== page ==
Chapter 6
SRH-Based Models

In the previous chapters, it has been demonstrated that the ETM as well as the LSM cannot explain charge trapping in NBTI. In particular the ETM, suggested by Huard et al.  [58], suffers from several weaknesses, such as a too weak field dependence or a too short relaxation phase (see Section 4.2.9). However, the most severe deficiency is the lack of an appreciable temperature activation. As a result, there must exist an additional temperature-activated process coupled to elastic tunneling. Both subprocesses constitute a common trapping mechanism capturing the field as well as the temperature dependence.

The SRH equations (2.74) and (2.75) form the basis for the inelastic tunneling transitions mentioned before. They describe charge carrier transitions via an undefined temperature-activated process, which has not to be specified within the general framework of the standard SRH. Besides NBTI, the underlying concept has also been employed as a description for other charge trapping phenomena, such as random telegraph noise (RTN). The latter has been intensively investigated by means of time constant plots, which show τcap  and τem  as a function of the oxide field or the gate voltage [5655124125]. Recently, they have been used as one way to tackle the NBTI phenomenon experimentally [5351]. Since these plots reveal the behavior of single defects, they provide an insight into the microscopic processes behind a charge capture or emission event. Therefore, they will be used to evaluate the NBTI models presented in this chapter.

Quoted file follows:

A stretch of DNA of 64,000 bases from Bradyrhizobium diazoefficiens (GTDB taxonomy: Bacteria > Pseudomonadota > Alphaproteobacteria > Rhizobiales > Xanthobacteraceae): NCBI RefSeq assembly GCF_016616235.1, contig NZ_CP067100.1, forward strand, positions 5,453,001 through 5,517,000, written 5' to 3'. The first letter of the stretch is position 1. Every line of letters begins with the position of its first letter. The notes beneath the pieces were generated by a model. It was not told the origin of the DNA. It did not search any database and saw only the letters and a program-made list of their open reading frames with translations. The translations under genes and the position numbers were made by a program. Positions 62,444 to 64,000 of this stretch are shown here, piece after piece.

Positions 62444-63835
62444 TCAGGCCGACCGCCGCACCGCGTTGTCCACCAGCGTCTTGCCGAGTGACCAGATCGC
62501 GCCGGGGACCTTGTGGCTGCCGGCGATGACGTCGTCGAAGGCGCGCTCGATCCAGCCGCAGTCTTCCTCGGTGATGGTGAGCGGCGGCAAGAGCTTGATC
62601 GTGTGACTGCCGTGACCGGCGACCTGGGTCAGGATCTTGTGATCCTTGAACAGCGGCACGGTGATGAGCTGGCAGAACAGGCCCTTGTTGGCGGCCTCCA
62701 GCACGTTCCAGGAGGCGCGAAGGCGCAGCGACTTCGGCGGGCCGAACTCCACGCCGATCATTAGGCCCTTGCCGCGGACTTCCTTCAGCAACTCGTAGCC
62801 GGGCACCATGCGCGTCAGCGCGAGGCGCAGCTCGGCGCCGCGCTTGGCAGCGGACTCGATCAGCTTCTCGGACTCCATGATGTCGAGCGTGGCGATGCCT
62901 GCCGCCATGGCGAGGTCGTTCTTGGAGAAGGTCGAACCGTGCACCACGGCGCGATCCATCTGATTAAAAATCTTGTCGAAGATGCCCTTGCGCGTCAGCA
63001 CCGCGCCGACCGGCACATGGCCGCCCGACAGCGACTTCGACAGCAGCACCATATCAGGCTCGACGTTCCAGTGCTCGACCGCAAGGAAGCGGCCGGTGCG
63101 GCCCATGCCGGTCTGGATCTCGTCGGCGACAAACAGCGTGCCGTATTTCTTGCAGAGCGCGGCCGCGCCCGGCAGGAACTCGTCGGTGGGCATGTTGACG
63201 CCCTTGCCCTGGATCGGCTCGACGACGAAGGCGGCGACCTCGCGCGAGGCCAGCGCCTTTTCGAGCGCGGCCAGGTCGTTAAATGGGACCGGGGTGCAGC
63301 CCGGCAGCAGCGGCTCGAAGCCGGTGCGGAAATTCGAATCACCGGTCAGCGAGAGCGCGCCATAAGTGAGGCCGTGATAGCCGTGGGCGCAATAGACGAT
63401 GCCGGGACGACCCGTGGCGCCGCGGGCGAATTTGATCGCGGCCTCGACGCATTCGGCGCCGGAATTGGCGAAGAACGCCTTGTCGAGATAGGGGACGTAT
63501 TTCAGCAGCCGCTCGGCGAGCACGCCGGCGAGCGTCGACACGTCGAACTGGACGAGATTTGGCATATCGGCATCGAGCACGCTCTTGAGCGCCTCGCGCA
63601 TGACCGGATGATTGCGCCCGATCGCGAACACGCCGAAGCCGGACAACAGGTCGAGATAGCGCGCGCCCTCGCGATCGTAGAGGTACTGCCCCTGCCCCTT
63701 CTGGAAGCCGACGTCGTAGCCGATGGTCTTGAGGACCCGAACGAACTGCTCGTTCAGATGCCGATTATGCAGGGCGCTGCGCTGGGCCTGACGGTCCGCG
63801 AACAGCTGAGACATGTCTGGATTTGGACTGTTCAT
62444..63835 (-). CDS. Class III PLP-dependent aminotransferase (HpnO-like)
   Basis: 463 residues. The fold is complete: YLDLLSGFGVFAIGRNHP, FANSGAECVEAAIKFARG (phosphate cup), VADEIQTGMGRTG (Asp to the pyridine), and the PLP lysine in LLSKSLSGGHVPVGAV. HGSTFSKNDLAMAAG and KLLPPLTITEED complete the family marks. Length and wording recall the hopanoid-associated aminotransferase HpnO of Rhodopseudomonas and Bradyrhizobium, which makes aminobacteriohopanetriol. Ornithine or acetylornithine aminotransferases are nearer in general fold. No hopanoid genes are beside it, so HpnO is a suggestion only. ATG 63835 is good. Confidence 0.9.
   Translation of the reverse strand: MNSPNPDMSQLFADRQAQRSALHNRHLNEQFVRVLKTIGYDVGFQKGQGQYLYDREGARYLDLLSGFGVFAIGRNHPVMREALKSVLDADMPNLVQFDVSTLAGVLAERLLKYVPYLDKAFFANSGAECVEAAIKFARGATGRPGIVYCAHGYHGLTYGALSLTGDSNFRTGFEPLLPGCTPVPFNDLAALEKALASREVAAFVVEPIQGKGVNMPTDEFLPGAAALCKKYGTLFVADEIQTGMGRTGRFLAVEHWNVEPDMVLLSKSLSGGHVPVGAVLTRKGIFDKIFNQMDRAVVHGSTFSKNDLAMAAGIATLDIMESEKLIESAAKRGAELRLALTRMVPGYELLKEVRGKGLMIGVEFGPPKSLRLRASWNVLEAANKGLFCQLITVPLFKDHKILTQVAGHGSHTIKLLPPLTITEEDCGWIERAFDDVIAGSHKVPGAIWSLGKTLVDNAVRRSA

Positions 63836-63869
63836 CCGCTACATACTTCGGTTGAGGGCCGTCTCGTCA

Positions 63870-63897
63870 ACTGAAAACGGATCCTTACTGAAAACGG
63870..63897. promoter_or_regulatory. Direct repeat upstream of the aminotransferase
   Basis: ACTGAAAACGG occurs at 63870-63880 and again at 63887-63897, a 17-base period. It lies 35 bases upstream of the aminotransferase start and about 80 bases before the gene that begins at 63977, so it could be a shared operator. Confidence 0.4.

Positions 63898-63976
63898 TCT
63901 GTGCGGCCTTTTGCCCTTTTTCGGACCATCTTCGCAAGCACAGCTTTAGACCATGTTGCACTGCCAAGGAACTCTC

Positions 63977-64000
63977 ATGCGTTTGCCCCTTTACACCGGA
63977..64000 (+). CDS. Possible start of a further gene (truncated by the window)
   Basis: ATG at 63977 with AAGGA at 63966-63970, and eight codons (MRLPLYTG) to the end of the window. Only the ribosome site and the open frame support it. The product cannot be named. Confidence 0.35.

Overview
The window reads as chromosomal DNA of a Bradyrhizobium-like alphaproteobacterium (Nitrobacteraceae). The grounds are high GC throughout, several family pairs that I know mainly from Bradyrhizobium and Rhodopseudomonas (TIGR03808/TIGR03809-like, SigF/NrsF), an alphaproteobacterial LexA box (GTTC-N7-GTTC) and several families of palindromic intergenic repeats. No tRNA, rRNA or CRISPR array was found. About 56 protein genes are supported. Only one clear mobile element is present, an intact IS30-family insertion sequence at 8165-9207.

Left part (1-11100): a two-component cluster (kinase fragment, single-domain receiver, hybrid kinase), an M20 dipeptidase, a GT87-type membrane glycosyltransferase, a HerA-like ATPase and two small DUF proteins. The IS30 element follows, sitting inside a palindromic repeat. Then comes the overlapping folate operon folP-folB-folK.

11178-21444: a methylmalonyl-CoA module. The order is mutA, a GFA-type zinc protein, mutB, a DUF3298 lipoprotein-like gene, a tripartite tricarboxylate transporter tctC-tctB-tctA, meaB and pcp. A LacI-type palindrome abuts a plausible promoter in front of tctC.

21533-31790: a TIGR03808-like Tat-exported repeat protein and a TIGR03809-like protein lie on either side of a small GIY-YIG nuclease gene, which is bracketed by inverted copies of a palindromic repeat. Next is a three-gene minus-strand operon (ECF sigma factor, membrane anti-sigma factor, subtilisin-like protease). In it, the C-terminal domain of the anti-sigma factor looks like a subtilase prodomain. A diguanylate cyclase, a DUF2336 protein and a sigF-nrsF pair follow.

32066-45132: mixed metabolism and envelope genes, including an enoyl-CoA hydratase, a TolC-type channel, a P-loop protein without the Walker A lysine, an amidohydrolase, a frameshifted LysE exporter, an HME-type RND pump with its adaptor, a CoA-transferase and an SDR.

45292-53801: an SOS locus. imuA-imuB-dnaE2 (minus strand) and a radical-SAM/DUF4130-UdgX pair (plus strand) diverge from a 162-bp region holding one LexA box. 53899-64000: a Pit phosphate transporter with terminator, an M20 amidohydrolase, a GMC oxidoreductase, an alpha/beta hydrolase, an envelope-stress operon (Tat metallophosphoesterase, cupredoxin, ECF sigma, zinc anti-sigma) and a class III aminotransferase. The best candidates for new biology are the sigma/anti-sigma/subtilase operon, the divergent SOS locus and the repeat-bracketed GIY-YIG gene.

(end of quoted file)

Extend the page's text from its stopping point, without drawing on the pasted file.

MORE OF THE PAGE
6.1 McWhorter Model
 6.2 Standard Model of Kirton and Uren
 6.3 Two Stage Model
  6.3.1 Physical Description of the Model
  6.3.2 Model Evaluation
  6.3.3 Quantum Mechanical Simulations
  6.3.4 Capture and Emission Time Constants
 6.4 Conclusion